allegedly being responsible for the deaths of three people in a make-shift death tent, snakeoil salesman James Arthur Ray reportedly told participants of his "Spiritual Warrior" self-help retreat near Sedona in 2009 that, when they emerged from the sweat lodge, they will have "faced [their] own death."
He also apparently considers a collection of tarps thrown together to make a tent to be a structure as sacred as the Vatican.
Yesterday, jurors in Ray's manslaughter case heard a 45-minute audio recording of a pre-sweat-lodge pep talk the self-help guru gave to participants of his deadly retreat.
"When you emerge, you will be a different person," Ray says. "Because when you have faced your own death, you've stared [it] in the eyes and overcome, then life is never really the same."
For three participants, Ray sure wasn't kidding.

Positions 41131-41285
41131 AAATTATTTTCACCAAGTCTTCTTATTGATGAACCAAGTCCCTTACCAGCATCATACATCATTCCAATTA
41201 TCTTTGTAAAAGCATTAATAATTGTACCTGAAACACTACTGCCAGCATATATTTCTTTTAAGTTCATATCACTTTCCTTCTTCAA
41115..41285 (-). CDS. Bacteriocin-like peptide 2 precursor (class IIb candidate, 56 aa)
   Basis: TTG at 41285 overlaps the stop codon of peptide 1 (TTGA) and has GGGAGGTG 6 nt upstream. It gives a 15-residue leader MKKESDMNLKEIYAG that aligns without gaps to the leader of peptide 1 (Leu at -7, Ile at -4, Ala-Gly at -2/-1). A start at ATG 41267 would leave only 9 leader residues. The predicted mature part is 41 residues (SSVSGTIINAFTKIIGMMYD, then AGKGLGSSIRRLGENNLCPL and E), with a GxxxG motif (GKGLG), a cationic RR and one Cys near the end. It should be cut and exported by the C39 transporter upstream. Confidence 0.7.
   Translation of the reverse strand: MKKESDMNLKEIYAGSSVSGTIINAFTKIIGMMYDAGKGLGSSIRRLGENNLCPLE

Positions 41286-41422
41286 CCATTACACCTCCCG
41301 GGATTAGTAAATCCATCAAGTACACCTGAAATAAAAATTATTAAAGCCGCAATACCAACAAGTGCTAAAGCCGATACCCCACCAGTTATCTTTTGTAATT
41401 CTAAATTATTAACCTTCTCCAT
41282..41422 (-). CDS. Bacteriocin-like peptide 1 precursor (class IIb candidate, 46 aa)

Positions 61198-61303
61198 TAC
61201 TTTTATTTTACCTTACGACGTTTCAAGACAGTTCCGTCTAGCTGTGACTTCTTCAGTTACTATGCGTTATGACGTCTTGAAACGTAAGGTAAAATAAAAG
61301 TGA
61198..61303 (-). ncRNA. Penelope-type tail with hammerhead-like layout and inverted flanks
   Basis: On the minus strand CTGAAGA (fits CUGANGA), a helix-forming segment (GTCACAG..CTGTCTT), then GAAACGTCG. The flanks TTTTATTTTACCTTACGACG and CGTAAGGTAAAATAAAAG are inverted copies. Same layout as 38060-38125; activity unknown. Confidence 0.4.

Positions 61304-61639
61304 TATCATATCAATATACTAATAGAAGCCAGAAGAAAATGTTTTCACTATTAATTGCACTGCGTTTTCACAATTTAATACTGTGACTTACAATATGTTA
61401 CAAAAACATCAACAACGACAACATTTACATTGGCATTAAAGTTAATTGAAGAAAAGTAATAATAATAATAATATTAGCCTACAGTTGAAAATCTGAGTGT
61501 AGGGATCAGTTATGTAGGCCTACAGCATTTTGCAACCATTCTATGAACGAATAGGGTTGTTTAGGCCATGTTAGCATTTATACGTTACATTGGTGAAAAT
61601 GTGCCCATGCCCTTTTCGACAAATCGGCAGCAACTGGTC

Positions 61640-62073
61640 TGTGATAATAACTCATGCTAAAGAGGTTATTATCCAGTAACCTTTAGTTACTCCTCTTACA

Ray's been charged with three counts of manslaughter for the October 2009 deaths of three participants of his "Spiritual Warrior" retreat.
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According to court documents obtained by New Times, Ray discouraged participants from leaving the sweat lodge, even as some were throwing up and passing out.
One of the victims, 49-year-old Liz Neuman, of Prior Lake, Minnesota, died of multiple-organ failure after the ceremony. The other two victims, 38-year-old Kirby Brown of Westtown, New York, and 40-year-old James Shore of Wisconsin, each fell victim to heat stroke after being in the sweat tent.
Ray maintains that the deaths were a tragic accident, but prosecutors feel that stuffing dozens of people into a hot, poorly ventilated sweat tent -- and then discouraging them from leaving -- is more than just an accident.
Ray's trial is under way. If convicted, Ray faces a sentence of up to 37 years in prison.